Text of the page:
Democrats on the House Judiciary Committee launched a wide-ranging investigation into allegations of obstruction of justice, corruption and abuse of power by President Donald Trump Monday — the most expansive inquiry to date since Democrats regained control in that chamber.
The panel sent more than 80 document requests to different individuals and entities in and associated with the Trump administration, Trump Organization and family’s business empire, campaign and inaugural efforts.
The inquiry, guided by two attorneys brought on by the majority to manage the oversight investigations, would inform any impeachment effort Democrats could decide to launch against President Trump, according to committee counsel. Though any official proceedings are still “a long way down the road,” the House Judiciary Committee Chairman Jerry Nadler, D-New York, said over the weekend.
The probe is one of many lines of inquiry lodged by committees run by the new party in control of the House of Representatives.
In an interview previewing the investigation on “This Week” Sunday, Nadler said he believed Trump had obstructed justice based on the testimony of his former personal attorney, Michael Cohen.
“We don’t have the facts yet. But we’re going to initiate proper investigations,” Nadler said Sunday on “This Week,” adding that “there can be crimes that are impeachable offenses and impeachable offenses that are not crimes.”
During an event with the North Dakota State Bison football team on Monday, the president was asked if he would cooperate with Nadler's request.
“I cooperate all the time with everybody," Trump said. "And you know the beautiful thing: no collusion. It is all a hoax. You’re going to learn about that as you get older. It’s a political hoax, there’s no collusion."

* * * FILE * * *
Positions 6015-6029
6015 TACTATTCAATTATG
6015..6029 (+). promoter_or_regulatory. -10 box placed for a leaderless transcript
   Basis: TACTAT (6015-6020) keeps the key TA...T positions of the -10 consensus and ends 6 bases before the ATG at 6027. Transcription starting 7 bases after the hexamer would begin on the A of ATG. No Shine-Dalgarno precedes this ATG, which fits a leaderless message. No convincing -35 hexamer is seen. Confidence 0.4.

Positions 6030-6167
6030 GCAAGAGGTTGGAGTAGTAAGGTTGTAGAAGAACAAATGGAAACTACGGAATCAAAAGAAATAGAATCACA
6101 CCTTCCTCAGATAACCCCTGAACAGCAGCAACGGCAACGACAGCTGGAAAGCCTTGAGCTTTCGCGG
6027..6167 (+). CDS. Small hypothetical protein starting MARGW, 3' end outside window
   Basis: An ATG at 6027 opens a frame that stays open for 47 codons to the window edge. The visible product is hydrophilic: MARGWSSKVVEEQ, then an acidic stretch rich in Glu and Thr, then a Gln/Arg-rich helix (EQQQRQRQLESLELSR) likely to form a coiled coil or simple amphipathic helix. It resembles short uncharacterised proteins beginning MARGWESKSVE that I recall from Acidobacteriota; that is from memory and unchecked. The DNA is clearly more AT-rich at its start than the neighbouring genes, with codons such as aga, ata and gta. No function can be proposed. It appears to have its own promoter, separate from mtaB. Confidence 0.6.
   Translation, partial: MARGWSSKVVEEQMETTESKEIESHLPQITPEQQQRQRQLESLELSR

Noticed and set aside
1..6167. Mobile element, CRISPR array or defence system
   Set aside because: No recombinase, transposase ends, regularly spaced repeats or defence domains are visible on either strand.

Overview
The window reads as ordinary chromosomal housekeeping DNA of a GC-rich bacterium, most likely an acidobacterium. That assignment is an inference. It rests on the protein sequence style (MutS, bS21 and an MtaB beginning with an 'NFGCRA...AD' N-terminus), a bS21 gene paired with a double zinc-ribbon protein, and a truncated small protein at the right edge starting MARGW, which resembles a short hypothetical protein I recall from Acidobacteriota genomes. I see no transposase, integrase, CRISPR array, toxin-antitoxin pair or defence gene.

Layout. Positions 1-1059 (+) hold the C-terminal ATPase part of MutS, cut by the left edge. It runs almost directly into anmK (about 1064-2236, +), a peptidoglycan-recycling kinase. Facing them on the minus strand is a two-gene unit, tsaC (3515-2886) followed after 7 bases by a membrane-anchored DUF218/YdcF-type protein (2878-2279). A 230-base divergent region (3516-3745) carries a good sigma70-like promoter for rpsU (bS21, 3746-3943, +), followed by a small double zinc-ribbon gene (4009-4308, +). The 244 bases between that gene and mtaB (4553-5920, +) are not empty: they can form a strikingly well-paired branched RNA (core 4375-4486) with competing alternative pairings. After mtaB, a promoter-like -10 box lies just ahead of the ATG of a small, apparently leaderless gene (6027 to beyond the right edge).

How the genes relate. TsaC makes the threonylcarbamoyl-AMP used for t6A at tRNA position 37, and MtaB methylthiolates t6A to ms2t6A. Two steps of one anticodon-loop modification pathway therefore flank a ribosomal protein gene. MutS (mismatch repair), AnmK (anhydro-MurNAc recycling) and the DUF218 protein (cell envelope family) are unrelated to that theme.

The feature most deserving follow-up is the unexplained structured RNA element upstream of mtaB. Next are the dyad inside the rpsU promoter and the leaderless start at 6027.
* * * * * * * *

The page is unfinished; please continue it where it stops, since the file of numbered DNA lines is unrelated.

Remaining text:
Monday evening, White House press secretary Sarah Sanders released a statement that described the investigation as "disgraceful and abusive."
"Chairman Nadler and his fellow Democrats have embarked on this fishing expedition because they are terrified that their two-year false narrative of ‘Russia collusion’ is crumbling," the statement said. "Their intimidation and abuse of American citizens is shameful. Democrats are harassing the President to distract from their radical agenda of making America a socialist country, killing babies after they’re born, and pushing a ‘green new deal’ that would destroy jobs and bankrupt America. The American people deserve a Congress that works with the President to address serious issues like immigration, healthcare, and infrastructure. The Democrats are more interested in pathetic political games and catering to a radical, leftist base than on producing results for our citizens. The Democrats are not after the truth, they are after the President."
Earlier on Monday, Sanders only said that the White House had received the House Judiciary Committee’s letter and that the White House counsel’s office and relevant administration officials would review it and respond at the appropriate time.
Democrats, in their document requests issued, have requested all relevant information to their investigation by March 18.
The panel has already consulted with attorneys for many of the individuals on their list and also anticipates issuing subpoenas in the coming weeks to compel compliance, according to a committee counsel.
The requests appear to cover every major episode under scrutiny by special counsel Robert Mueller’s office, prosecutors in the Southern District of New York, and congressional investigators, and even requested copies of documents produced for previous inquiries.
They also ask for documents related to, among other issues, the firing of former FBI director James Comey, former Trump attorney Michael Cohen’s hush money payments to silence women who claimed to have had affairs with Trump ahead of the 2016 presidential election, and the Trump Tower meeting between campaign officials and a Russian lawyer who allegedly promised dirt on Hillary Clinton.
Democrats’ requests also focus on some of their longstanding concerns about the Trump administration, including the potential conflict-of-interest between the Trump family’s business interests and the administration, given concerns about possible violations of the Constitution's emoluments clause.
Democrats on the panel hope to hold closed-door interviews and public hearings with some of the individuals identified in this first round of letters within weeks, according to a committee counsel.
ABC News' Katherine Faulders contributed to this report.